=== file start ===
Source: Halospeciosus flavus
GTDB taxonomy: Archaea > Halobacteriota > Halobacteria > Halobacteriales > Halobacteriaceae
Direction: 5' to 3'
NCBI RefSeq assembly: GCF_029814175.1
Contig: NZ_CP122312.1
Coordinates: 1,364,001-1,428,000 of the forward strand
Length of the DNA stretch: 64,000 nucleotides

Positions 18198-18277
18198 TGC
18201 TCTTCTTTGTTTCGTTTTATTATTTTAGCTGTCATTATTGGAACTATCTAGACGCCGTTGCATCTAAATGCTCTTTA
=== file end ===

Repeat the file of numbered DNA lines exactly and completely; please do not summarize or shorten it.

Source: Halospeciosus flavus
GTDB taxonomy: Archaea > Halobacteriota > Halobacteria > Halobacteriales > Halobacteriaceae
Direction: 5' to 3'
NCBI RefSeq assembly: GCF_029814175.1
Contig: NZ_CP122312.1
Coordinates: 1,364,001-1,428,000 of the forward strand
Length of the DNA stretch: 64,000 nucleotides

Positions 18198-18277
18198 TGC
18201 TCTTCTTTGTTTCGTTTTATTATTTTAGCTGTCATTATTGGAACTATCTAGACGCCGTTGCATCTAAATGCTCTTTA